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Mar. 10, 2015 - Updated 04:16 UTC

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Chinese Communist Party Congress set to begin, with a focus on Xi

Oct. 17, 2017

The Chinese Communist Party begins its National Congress on Wednesday. Delegates attending this year's edition will approve the policies and elect the people who will lead China over the next five years.

But experts say this year's congress will be about one man: Xi Jinping.

President Xi sits at the helm of the ruling party as General Secretary and will be seeking to tighten his grip on power.

Since being chosen as Communist Party Leader five years ago, Xi has established himself as one of the most influential leaders in the country's history. His guiding principles are set to be written into the party's constitution at the congress. This was done in the past with the ideologies of Mao Zedong and Deng Xiaoping.

The congress is scheduled to run for a week. 2,300 delegates from across China are gathering at the Great Hall of the People in Beijing.

Behind closed doors, the delegates will elect the powerful 200-member Central Committee. The Committee then elects the top members, known as the Politburo. A handful of Politburo members will be chosen this year.

As the congress draws closer, security is being tightened. Subway riders face long waits to get through security checkpoints. Self-serve gas stations have been temporarily closed as a precaution against possible terrorist attacks. The atmosphere is tense.


Xi has presided over a series of domestic reforms, while flexing his muscle on the world stage. NHK World's Momo Oono reported on the man in focus at the congress.

Since being chosen as the Communist Party leader in 2012, Xi has become all-powerful in China. He holds the top jobs in the party, the military and the state.

Xi frequently refers to his slogan, "the Chinese Dream".

"The Chinese people are pursuing a dream," he said in a speech, "to realize our nation's rejuvenation."

Xi won support by calling for reform and strengthening the nation's defense.

During his first term, he has taken a hardline stance in the South China Sea, where China has constructed artificial islands for military purposes.

On the economic front, Xi has been working to increase China's clout. His "One Belt, One Road" initiative aims to build a vast economic zone linking Asia and Europe via land and sea.

He also spearheaded the creation of the Asian Infrastructure Investment Bank.

Domestically, he has pressed ahead with an anti-corruption campaign that cracks down on people from all levels of society. Top leaders, as well as their potential replacements, have been caught and detained.

Information control has helped to stabilize the leadership. A law took effect this year censoring online communications in certain regions. Human rights and pro-democracy activities are being closely monitored.

The Communist Party likes what it sees in Xi, last year choosing him as its "core leader", an elevated position.

The 64-year-old career politician keeps trusted confidants by his side, granting them key posts in his administration.

He enjoys a strong power base, something he will be working to consolidate as he eyes the start of another 5-year term.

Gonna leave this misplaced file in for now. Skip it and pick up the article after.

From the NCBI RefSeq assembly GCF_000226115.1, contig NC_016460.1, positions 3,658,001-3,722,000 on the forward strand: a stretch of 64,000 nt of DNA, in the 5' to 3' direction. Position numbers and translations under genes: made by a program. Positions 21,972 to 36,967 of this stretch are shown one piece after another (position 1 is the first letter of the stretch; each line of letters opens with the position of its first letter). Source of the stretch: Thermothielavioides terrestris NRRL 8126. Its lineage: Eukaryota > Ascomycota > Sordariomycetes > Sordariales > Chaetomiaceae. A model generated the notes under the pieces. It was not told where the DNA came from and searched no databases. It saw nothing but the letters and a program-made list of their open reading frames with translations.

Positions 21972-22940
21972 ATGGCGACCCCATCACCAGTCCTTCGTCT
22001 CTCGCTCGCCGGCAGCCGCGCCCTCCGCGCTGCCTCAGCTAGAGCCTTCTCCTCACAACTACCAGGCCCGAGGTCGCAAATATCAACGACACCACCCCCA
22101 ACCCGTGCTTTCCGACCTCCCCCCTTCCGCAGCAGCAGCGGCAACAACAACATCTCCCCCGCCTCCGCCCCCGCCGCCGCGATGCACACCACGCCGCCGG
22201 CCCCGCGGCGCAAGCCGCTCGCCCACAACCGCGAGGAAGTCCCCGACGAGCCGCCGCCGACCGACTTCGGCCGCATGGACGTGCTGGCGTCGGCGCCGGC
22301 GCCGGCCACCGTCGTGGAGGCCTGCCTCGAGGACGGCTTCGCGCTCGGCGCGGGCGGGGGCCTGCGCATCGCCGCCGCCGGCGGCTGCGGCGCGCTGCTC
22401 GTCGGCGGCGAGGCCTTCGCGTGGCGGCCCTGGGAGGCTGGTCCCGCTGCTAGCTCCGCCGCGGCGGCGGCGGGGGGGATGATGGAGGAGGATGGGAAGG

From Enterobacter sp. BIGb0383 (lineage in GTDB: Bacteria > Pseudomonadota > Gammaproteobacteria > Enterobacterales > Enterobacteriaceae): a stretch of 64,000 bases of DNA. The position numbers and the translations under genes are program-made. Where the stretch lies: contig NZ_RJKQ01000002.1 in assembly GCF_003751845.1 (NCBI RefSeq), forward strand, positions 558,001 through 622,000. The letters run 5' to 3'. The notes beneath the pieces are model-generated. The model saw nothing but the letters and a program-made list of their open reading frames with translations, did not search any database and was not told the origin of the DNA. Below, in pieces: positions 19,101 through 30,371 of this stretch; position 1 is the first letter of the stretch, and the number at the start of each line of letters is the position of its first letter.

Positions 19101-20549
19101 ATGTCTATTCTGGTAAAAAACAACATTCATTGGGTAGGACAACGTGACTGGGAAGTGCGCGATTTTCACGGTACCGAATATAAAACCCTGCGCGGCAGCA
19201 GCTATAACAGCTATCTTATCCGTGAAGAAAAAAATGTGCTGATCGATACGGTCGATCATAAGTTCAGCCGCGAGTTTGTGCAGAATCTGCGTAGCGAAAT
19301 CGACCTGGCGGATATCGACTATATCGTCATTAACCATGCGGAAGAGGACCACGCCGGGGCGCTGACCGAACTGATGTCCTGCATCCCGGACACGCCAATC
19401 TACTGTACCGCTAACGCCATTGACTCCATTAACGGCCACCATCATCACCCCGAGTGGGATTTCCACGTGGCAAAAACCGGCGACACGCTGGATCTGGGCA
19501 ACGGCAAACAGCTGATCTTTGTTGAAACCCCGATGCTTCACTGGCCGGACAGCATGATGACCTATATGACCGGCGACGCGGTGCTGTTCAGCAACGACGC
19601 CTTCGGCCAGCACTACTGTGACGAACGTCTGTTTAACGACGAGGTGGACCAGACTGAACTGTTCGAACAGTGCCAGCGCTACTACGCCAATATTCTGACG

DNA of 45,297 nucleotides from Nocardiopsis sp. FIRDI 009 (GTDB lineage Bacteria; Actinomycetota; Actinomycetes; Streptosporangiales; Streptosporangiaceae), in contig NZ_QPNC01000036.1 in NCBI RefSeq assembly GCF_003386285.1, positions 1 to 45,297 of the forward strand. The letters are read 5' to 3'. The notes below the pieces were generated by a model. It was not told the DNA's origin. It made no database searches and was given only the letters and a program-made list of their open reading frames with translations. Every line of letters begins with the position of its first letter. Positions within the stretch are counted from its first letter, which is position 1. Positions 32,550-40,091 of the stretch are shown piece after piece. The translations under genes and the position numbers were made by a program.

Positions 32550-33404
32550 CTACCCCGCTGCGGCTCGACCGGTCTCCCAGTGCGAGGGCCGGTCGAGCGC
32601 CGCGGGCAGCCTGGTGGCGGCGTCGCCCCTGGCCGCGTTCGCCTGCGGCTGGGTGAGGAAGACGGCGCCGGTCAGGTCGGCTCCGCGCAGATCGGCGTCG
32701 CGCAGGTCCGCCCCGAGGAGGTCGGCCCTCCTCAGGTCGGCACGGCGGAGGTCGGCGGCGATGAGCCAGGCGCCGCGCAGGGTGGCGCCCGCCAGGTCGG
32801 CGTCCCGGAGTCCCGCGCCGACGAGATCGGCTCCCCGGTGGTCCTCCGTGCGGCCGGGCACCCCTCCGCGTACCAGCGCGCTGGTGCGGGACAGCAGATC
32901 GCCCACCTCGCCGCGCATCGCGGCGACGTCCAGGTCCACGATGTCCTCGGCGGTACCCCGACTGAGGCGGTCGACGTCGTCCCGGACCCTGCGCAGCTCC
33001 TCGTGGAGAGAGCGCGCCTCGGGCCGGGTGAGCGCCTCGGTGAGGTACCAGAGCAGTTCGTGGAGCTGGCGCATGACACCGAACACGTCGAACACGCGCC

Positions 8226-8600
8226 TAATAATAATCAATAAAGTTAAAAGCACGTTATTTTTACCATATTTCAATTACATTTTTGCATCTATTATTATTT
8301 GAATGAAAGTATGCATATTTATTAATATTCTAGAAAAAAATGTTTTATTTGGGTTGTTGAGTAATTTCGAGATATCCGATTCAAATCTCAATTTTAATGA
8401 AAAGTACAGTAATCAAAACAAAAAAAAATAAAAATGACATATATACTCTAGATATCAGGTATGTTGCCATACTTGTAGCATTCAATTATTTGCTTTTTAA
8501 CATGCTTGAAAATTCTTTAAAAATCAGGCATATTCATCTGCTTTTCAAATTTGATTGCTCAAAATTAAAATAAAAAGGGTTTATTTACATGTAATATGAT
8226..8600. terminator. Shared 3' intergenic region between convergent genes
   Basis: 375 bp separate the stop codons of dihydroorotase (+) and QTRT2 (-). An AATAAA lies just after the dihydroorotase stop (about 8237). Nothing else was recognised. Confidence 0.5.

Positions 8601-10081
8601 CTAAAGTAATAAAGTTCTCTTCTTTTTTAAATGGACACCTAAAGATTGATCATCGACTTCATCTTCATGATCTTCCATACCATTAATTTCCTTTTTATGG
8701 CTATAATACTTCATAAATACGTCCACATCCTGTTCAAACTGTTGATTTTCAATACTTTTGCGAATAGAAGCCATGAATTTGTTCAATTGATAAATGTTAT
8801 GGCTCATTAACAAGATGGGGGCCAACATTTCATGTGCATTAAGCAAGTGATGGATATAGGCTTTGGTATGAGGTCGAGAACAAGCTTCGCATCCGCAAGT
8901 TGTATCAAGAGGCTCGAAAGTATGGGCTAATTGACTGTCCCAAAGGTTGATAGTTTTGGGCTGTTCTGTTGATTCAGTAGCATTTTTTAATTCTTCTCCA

Ke Long, a senior fellow at the Fujitsu Research Institute and an expert on the Chinese economy and politics, talked to Hideki Nakayama about how Xi will handle the economic and social aspects of the world's most populous country.

Nakayama: Looking back on these five years, how do you evaluate Xi Jinping?

Ke: "I think, politically, the administration performed very successfully, especially about the anti-corruption activity. But economically, I think the Chinese economy is now just coming into a slowdown.

Mao Zedong's thought impacted Xi Jinping very strongly. So, maybe he wants to strengthen control of the economy. But if they want to control the economy, then that will mean they will slow down economic development. So this is a dilemma for the Xi Jinping administration.

If the SOE, state owned enterprises, are protected by the government, then they will, we will not strengthen innovation. That will mean China will experience another lost decade in the coming years.

Nakayama: About Xi Jinping, consolidating his power, how do you think the people are looking at this?

Ke: I think 70% of Chinese people still expect the old China, or have strong leader like an emperor in China, like a Mao Zedong.

But at least 30% of the people were educated by western education. For example, they believe in democracy, freedom. If China wants to realize democracy and freedom, it will take 20 or 30 years. But before that, we'll experience a lot of difficulties for the Chinese people.

Nakayama: What can we expect in this Communist Party Congress? Do you think that there will be any changes to the Communist Party?

Ke: A little, I think. We cannot expect that a country like China—such a big country—can change in one night or in one day. But they will change a little.

I think Xi just wants to change some of the rules. For example, to let Wang Qishan come to be the leader continuously. Then, they must change the rules. Okay, they changed the rules, but they must get support from the members. And so I just want to emphasize the point of the rules.